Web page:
Tor Browser

Free and extensible browser for use with the Tor anonymity network

Tor Browser is a Web browser derived from Firefox with strong measures to preserve privacy. Unlike typical browsers, Tor Browser makes all network connections through the anonymity-preserving Tor network, through which you have access to both standard websites and special “Onion” sites that are only available through Tor.

Each version of Tor Browser is built from the latest long-term support (LTS) version of Firefox.

Using Tor

Because Tor Browser connects to a special network, your network traffic can be attributed to usage of Tor by your local network administrator and Internet service provider (ISP). Although these third parties can’t see what you’re doing, they can see that you are using a tool that affords strong anonymity. You could potentially face retaliation for connecting to the Tor network from a network operated under a party who is hostile to freedom of information, such as an oppressive government, or who is simply fearful or overly cautious of technology they don’t understand, such as a university or workplace.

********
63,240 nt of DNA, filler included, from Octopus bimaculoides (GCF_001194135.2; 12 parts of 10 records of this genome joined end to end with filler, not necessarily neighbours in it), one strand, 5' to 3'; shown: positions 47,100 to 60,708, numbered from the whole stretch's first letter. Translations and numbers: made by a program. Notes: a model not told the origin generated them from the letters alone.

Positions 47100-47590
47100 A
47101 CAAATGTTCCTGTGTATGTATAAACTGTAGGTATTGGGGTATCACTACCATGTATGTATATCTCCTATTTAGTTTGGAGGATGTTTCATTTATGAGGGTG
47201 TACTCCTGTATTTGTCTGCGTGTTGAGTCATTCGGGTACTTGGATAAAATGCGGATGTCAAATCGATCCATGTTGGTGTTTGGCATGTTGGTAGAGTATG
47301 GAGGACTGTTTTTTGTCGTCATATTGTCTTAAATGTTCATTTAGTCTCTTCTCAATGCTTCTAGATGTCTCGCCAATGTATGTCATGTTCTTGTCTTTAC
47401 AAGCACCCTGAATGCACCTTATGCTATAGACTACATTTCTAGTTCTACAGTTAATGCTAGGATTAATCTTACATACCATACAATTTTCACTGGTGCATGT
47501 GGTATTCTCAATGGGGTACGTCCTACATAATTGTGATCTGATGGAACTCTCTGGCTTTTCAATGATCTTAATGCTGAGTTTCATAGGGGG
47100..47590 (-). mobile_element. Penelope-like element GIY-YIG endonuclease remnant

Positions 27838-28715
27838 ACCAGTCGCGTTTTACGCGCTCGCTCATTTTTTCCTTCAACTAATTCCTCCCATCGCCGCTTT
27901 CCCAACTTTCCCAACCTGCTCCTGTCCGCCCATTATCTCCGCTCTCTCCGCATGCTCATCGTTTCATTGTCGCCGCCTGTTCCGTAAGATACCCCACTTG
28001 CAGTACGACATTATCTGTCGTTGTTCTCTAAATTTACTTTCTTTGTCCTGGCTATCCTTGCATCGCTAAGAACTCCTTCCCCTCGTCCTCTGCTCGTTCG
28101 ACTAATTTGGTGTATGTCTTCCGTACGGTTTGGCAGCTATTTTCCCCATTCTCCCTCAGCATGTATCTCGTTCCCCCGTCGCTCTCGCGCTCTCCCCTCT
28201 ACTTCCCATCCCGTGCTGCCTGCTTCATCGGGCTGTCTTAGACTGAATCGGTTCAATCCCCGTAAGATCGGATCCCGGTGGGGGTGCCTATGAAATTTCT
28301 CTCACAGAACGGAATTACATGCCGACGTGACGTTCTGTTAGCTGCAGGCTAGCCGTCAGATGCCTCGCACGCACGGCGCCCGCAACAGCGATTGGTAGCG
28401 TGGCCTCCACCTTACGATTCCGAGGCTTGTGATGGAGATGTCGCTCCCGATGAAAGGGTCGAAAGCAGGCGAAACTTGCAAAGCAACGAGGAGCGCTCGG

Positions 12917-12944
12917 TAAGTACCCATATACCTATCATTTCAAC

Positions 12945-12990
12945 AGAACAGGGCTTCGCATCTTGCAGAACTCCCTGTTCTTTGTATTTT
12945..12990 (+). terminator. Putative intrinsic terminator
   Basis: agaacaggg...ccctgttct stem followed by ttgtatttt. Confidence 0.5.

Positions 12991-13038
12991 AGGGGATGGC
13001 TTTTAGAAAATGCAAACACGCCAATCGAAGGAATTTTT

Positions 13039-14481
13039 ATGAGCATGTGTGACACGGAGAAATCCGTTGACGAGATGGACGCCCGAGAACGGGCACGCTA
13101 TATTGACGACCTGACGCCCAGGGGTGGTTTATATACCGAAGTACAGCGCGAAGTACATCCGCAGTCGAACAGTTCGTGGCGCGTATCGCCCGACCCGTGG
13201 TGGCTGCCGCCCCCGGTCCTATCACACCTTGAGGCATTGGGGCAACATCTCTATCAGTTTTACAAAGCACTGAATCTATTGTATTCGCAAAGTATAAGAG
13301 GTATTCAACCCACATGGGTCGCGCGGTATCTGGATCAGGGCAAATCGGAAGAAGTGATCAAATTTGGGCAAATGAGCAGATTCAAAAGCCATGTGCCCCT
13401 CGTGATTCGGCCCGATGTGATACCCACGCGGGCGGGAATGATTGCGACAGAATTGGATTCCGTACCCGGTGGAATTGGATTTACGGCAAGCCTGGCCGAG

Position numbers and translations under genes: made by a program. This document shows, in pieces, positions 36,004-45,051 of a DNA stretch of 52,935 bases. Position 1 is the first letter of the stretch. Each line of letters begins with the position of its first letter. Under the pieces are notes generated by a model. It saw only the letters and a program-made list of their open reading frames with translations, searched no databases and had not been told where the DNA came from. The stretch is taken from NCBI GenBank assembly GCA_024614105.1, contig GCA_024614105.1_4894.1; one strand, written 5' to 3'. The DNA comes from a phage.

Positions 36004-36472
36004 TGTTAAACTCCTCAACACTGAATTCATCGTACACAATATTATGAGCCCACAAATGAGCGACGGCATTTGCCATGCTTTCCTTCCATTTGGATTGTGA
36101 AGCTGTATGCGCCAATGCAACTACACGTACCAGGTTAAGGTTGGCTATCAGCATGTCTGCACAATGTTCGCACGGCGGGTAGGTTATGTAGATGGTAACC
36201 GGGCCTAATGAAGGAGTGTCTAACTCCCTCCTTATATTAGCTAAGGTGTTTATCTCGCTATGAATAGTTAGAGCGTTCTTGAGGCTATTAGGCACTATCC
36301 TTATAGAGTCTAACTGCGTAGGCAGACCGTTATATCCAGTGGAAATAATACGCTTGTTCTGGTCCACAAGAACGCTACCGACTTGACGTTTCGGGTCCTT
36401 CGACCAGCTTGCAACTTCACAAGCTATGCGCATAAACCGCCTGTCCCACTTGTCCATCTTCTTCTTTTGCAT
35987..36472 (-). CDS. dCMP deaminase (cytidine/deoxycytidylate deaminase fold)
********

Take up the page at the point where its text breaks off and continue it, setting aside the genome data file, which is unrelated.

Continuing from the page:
Where Tor is inaccessible because of a block or you otherwise need to conceal your usage of Tor, Tor Browser offers some circumvention measures in the form of Tor Bridges, which let you connect to the network through an alternative route that is more resistant to censorship.

It is strongly recommended that you start by consulting the following resources, so that you can maintain good digital hygiene while using Tor Browser to achieve your goals in accordance with your threat model:

Browser Extensions

Installing extensions in Tor Browser beyond those already included in its standard configuration is inadvisable, since they can weaken the browser’s fingerprinting resistance.

Tor Browser comes with a few extensions installed, including the script-blocker NoScript.

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